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Emerging Stocks Rise on China Outlook as Russia’s Ruble Declines

Aug. 15 (Bloomberg) -- Emerging-market stocks posted a weekly gain amid speculation China will take steps to support the economy. The ruble fell as Ukraine said it attacked an armed convoy that crossed the border from Russian territory.

China Mobile Ltd. added the most since 2009 after saying it will cut device subsidies. The Shanghai Composite Index posted its longest weekly winning streak in 14 months. Katmerciler Arac Ustu Ekipman Sanayi ve Ticaret AS surged 18 percent in Istanbul after the truckmaker swung to a profit. The Ibovespa rallied the most in a month on speculation Brazilian President Dilma Rousseff will lose her re-election bid.

The MSCI Emerging Markets Index rose 0.3 percent to 1,075.56, pushing the weekly increase to 2.9 percent. Chinese data showed inflation was subdued last month, while weaker-than-estimated credit growth and industrial production boosted speculation the government will ease monetary policy. The Market Vectors Russia ETF erased gains in New York and the ruble extended declines as Ukraine said its troops had destroyed part of an armed Russian convoy.

“Anytime there’s a threat of a shooting war, it produces weakness in equities,” Walter “Bucky” Hellwig, senior vice president at BB&T Wealth Management in Birmingham, Alabama, which oversees $17 billion, said by phone. “If Ukraine and Russia are shooting at each other, that’s negative for developed and emerging markets. We have to wait and see to determine exactly what’s happening. But for now, it’s on the downside.”

Weekly Gains

A Bloomberg gauge tracking 20 emerging-market currencies fell 0.1 percent, paring its gain this week to 0.4 percent. The premium investors demand to own developing-country debt over U.S. Treasuries increased three basis points to 289, according to JPMorgan Chase & Co. indexes.

Nine of 10 industry groups in the emerging-markets measure rose, led by telecommunications companies. China Mobile, the world’s largest carrier by users, jumped 5.8 percent. Credit Suisse Group AG and Barclays Plc boosted the stock’s ratings after the company said it will cut $2 billion from its device subsidies this year.

The Market Vectors Russia ETF fell 0.9 percent. The ruble dropped 0.7 percent to 36.1858 per dollar. The Micex added 0.7 percent in Moscow before Ukraine said it attacked the convoy.

The Ibovespa gained 2.1 percent, the biggest advance among the world’s major equity benchmarks. Brazilian stocks rose a second day on speculation Marina Silva will run as a candidate in the October presidential election, dimming Rousseff’s prospects.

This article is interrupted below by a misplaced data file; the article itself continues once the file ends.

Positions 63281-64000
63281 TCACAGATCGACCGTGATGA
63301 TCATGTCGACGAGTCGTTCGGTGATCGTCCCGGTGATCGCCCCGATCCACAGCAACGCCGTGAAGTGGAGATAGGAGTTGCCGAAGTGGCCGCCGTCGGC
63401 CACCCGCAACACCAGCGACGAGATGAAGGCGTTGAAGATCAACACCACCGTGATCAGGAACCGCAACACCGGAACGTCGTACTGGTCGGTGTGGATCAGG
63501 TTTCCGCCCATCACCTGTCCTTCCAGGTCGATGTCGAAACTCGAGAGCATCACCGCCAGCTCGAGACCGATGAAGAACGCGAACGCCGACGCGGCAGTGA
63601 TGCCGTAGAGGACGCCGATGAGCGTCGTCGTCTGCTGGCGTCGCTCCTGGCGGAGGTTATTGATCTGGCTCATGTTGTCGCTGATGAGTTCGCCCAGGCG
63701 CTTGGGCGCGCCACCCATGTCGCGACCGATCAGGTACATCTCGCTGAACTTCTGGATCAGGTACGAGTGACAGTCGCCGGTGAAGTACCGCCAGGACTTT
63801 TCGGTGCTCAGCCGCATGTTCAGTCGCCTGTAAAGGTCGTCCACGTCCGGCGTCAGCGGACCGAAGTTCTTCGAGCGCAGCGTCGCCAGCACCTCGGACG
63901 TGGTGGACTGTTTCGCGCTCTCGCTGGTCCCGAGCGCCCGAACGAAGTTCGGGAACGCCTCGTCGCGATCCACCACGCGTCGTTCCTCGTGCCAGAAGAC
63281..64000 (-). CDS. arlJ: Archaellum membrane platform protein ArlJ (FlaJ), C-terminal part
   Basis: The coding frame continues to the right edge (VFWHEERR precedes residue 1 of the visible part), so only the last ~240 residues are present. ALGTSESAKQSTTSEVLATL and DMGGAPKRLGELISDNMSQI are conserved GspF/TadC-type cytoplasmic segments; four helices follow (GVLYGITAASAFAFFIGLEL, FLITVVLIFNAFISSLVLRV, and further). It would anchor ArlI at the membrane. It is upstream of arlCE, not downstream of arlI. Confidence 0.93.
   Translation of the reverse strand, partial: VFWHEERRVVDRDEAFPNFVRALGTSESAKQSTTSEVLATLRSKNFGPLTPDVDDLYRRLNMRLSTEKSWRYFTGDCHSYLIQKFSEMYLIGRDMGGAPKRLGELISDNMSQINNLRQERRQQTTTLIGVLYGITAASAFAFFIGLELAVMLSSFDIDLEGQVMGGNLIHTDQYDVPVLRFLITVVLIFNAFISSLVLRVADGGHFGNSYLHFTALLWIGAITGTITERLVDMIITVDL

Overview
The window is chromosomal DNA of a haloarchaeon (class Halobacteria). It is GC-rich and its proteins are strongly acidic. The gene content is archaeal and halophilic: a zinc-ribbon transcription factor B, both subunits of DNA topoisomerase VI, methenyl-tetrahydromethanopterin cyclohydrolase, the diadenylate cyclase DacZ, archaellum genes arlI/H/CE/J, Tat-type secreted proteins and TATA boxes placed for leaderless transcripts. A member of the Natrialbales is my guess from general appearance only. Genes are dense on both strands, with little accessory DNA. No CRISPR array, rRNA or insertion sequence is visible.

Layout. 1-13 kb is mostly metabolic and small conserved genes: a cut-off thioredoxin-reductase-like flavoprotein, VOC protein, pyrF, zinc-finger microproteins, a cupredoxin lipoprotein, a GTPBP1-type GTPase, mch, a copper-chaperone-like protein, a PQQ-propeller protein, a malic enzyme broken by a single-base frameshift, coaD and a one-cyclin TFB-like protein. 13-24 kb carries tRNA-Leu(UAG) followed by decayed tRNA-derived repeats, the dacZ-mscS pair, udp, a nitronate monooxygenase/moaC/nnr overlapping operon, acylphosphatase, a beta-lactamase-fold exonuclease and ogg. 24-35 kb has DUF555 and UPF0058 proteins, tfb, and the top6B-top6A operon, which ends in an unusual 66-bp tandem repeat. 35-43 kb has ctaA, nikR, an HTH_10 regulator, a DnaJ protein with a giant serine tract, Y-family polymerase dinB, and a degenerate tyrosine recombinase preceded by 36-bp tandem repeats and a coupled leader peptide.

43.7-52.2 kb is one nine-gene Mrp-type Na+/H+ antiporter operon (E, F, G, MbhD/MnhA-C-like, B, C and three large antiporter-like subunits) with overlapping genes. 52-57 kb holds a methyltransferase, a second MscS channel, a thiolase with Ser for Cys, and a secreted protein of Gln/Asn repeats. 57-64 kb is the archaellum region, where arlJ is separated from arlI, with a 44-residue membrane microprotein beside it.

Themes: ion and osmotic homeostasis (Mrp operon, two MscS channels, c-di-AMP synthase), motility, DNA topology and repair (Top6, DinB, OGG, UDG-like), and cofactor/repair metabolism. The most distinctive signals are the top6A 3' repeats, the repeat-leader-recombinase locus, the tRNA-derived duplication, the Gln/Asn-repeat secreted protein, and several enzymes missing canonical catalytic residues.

The BUX Index in Hungary added 0.5 percent. In Istanbul, Katmerciler, which makes anti-riot vehicles and water-cannon armed trucks, surged as volume jumped to 13 times the three-month daily average. The company turned to a profit after boosting its focus on export markets from Sudan to Kurdistan.

China Policy

The developing-nation gauge has increased 7.3 percent this year and trades at 11.2 times projected 12-month earnings, data compiled by Bloomberg show. The multiple is 14.8 for the MSCI World Index, which climbed 3.3 percent in 2014.

The Shanghai Composite Index added 0.9 percent to an eight-month high. The Hang Seng China Enterprises Index of mainland companies listed in Hong Kong climbed 0.3 percent, bringing its weekly rally to 2.5 percent. China may adopt targeted interest-rate cuts for shanty-town redevelopment, the agriculture sector and small companies, according to a front-page commentary today in the China Securities Journal.

“China’s seriousness in boosting its economy has bolstered investors’ sentiment in emerging markets,” Chanpen Sirithanarattanakul, head of research at DBS Vickers Securities (Thailand) Co., said by phone in Bangkok.

Polish, Indian and South Korean markets are closed for holidays.

To contact the reporters on this story: Priyanka Sharma in London at psharma142@bloomberg.net; Anuchit Nguyen in Bangkok at anguyen@bloomberg.net; Julia Leite in New York at jleite3@bloomberg.net

To contact the editors responsible for this story: Daliah Merzaban at dmerzaban@bloomberg.net; Michael Patterson at mpatterson10@bloomberg.net Richard Richtmyer

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